There is a global urgency to develop a protective AIDS vaccine. Neutralizing antibodies (Nabs) can provide effective prophylaxis against HIV-1 infections. Although eliciting Nabs that are broadly cross-reactive has long been a major scientific challenge, we have recently generated a mini-protein containing the membrane-proximal external region (MPER) of gp41 that can elicit Nabs with significant breadth. The primary objective of this proposal is to develop novel vaccine delivery platforms that can enhance B cell immune responses. The underlying hypothesis behind this proposal is that a polymeric antigen containing many copies of the same target epitope in a repetitive, well-defined lattice (multivalent) can elicit a superior B cell immune response than a monomeric antigen (monovalent) because of its potential to (1) induce both T cell-independent (Tl) and -dependent (TD) B cell immunity;(2) enhance B cell activation and maturation;and (3) activate a greater diversity of B cell subsets. To test this hypothesis, we will develop novel vaccine delivery platforms based on nanostructures designed to present multivalent forms of immunogens and costimulatory molecules to B cells and to facilitate targeted delivery of antigens to dendritic cells and macrophages. Successful completion of the proposed studies would represent a major advancement towards developing a protective AIDS vaccine. The proposed research Program consists of two Projects and two Cores: The role of Project 1 is to develop vaccine delivery platforms. The role of Project 2 is to evaluate B cell immune responses against gp41- MPER in great detail. The Administrative Core is responsible for providing the organizational management and maintaining infrastructure to support the fiscal monitoring. The Protein Production Core is responsible for producing and providing high quality antigens and costimulatory molecules to Projects 1 and 2. This is a highly collaborative program project of seven key investigators from five institutions.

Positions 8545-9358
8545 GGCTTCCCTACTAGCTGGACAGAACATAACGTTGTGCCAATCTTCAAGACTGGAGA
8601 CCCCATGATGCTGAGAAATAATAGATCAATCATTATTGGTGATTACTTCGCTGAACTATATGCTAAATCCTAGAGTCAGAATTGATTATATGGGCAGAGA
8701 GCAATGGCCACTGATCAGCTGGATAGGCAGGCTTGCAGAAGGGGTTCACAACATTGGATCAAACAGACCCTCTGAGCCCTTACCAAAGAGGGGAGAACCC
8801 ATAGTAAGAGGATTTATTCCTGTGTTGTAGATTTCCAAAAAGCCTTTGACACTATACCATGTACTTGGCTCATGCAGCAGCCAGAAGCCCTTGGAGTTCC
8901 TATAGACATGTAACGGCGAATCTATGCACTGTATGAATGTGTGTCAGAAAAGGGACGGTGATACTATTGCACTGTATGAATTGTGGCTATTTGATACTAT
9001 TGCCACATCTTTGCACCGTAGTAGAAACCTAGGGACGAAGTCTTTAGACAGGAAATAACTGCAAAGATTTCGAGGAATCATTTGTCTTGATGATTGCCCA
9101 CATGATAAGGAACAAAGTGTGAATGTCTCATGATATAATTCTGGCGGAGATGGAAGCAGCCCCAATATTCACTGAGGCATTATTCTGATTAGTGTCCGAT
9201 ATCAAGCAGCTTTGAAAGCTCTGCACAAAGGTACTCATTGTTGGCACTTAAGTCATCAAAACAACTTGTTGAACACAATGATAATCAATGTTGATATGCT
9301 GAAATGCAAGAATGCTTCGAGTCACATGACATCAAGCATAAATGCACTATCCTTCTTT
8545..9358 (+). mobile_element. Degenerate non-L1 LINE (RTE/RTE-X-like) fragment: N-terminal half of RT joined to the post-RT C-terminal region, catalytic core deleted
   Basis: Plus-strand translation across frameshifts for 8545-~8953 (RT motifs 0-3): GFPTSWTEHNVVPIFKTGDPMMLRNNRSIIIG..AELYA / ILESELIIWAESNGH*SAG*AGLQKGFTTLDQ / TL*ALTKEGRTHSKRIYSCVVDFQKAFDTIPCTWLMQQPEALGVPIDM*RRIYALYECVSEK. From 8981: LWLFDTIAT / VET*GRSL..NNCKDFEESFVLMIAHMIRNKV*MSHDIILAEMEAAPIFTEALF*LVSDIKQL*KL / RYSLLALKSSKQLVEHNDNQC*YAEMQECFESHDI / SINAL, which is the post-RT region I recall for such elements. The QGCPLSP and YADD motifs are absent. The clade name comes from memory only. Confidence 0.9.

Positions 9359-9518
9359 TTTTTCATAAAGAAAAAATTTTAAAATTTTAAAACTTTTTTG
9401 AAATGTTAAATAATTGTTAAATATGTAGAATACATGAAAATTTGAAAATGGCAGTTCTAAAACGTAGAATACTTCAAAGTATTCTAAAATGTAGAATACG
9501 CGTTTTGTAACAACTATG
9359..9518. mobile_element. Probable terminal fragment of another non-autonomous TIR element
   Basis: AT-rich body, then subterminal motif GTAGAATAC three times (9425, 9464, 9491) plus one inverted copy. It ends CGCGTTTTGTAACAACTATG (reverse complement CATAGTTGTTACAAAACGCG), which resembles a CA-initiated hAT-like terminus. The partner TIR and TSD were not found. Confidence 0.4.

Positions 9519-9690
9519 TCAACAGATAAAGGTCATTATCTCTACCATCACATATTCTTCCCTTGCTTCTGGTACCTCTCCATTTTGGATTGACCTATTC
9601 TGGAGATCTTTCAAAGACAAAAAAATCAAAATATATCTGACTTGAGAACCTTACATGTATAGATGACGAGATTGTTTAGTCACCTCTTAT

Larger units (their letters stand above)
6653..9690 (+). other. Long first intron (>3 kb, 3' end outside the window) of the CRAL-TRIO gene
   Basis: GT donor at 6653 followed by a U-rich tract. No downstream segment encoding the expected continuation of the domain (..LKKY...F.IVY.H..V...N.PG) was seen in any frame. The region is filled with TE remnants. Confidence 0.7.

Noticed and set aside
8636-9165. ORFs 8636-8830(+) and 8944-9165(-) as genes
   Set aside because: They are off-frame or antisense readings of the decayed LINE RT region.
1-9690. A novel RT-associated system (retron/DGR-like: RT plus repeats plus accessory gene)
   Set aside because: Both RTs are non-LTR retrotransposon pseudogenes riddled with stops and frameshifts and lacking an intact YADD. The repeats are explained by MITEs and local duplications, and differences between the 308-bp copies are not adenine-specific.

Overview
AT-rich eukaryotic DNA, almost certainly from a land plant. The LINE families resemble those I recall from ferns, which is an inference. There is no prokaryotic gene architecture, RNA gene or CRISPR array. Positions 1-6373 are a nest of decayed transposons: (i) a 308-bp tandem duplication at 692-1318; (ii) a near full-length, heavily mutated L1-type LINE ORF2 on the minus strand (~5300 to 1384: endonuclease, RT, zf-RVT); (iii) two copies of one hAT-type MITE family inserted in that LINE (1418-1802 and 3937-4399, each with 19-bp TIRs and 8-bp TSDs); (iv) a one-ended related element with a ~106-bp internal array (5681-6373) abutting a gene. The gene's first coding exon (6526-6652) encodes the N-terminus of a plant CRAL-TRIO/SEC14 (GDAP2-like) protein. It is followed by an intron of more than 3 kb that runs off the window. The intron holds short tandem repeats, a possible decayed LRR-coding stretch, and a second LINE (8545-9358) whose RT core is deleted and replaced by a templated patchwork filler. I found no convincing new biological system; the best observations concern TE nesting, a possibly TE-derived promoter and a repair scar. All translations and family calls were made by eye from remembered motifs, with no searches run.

|Vela Ramirez, J E; Roychoudhury, R; Habte, H H et al. (2014) Carbohydrate-functionalized nanovaccines preserve HIV-1 antigen stability and activate antigen presenting cells. J Biomater Sci Polym Ed 25:1387-406|